I went to a book store in a local mall the other day. As I was passing a small chocolate shop, a huge sign in front – “Store Closing – Sale 50-70% off”- caught my eye. Inside the shop, there was a commotion of people that you’d expect to see on a Valentine’s Day. It was May, not February. I didn’t have any plans to buy chocolate that day, and while I can appreciate good dark chocolate, I am not a chocoholic. The dark force pulled me into the shop nonetheless, and there I was, browsing half-empty shelves for a perfect bar of chocolate. On one of the shelves, I saw “Hot Papaya” – dark chocolate with papaya and chili peppers – only two bars left on the shelf. My hand grabbed one quickly. Leaving this massive sale with just one bar of chocolate didn’t seem right, so I picked another truffle type with soft filling and headed to the cashier.
Most people would eat their chocolate and forget about the experience, but not me, the brain alchemist and the student of awareness. I was curious what was happening to my brain as I decided to go into the store and buy the “Hot Papaya.”
Impulse buying isn’t new, which doesn’t make it any rarer, by the way. You’d think we should know better but we fall for it all the same. There were powerful triggers at play that afternoon that lured my brain into the short-term reward, also known as “I-want-it-now” scenario.
Our brains are averse to losses, so spending money should not be easy for us. But there are caveats. The loss aversion principle works best if we deal with cash in our wallets and literally have to part with our money. When it comes to credit cards, however, paying with plastic is too abstract to trigger the areas of the brain associated with negative feelings.
On top of that, our emotional brain likes immediate rewards. The sales signs catch our attention. Bargains make us feel like we’ve won a lottery. They detract from the fact that we are spending money and, instead, emphasize the immediate gains. Instead of focusing on loss aversion, our brains are captivated by the “I-want-it-now” urge, conveniently forgetting that we didn’t plan to buy anything in the first place. It’s even more challenging to resist immediate rewards when they scream indulgence.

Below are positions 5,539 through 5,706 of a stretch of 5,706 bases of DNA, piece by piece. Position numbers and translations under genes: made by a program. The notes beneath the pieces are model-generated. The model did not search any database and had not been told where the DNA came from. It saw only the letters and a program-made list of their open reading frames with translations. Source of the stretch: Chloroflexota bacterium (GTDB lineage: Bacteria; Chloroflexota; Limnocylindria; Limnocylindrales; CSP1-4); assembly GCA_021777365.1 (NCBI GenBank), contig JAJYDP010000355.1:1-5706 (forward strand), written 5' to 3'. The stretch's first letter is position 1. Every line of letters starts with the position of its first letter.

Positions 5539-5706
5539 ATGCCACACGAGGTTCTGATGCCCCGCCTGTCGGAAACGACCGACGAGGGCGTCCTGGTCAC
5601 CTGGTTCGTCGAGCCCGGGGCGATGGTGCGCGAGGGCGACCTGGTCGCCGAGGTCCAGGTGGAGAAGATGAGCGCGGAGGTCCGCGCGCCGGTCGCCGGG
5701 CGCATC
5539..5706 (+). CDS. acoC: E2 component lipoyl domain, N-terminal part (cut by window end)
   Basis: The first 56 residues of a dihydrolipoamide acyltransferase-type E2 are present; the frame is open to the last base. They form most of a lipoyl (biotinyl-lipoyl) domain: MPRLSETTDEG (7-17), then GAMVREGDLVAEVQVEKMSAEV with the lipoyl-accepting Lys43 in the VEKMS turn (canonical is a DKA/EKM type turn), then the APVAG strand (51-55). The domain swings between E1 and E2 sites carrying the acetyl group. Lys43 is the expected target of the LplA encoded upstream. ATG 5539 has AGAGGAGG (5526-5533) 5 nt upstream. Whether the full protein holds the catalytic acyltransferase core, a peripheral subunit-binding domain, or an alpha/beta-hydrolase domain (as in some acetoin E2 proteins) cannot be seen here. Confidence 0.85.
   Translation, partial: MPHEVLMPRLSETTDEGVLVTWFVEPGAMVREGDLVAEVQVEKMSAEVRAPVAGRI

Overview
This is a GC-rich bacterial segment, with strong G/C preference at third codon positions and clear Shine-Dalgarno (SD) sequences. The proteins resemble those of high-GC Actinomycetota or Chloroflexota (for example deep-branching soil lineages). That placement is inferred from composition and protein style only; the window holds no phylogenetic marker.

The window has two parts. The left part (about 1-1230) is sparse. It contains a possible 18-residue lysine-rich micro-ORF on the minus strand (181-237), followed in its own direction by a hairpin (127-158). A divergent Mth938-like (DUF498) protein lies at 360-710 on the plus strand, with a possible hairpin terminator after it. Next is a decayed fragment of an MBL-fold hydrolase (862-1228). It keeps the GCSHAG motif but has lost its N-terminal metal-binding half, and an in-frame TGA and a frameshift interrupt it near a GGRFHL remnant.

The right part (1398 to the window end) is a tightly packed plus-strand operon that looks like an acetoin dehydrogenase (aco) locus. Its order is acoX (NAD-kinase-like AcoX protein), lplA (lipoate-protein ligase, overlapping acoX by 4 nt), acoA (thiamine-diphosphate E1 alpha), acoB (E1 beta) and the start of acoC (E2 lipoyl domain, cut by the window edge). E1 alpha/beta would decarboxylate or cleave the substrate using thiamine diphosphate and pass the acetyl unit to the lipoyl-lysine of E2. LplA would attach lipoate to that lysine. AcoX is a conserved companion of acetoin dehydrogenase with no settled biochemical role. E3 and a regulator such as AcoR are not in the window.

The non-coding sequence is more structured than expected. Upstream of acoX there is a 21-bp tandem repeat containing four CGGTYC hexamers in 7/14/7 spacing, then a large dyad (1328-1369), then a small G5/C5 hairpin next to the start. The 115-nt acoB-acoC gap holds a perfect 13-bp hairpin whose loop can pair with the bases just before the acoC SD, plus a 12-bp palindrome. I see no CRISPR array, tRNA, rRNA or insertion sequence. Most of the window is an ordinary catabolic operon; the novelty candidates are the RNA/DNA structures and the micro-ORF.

The brain is wired to seek pleasure. The anticipation of it is as important to the brain as actually getting what you want. Looking for a perfect chocolate bar with the highest cocoa content and fancy additions was fun. The promise of dark chocolate with a layer of papaya marmalade, infused with the heat of chili peppers, was tantalizing to my brain.
When the brain is busy searching for patterns and making predictions, it produces more neuromodulator dopamine, which is responsible for more pleasurable experience, as neuroscientist Wolfram Schultz uncovered in his famous experiment with a monkey craving apple juice. The researcher played a loud tone, waited for a few seconds, and then squirted a few drops of apple juice into the monkey’s mouth. While the monkey was waiting for the juice, the researcher monitored the response of the monkey’s brain. First, the dopamine neurons didn’t get excited until the juice was delivered. However, once the monkey learned that the tone always preceded the arrival of juice, the same neurons began firing at the sound of the tone instead of the reward. Schultz called these cells “prediction neurons” since they were more excited making predictions than receiving the rewards themselves. Schultz also discovered that when the monkey received juice without warning, a surprise reward caused even more activation in the dopamine neurons.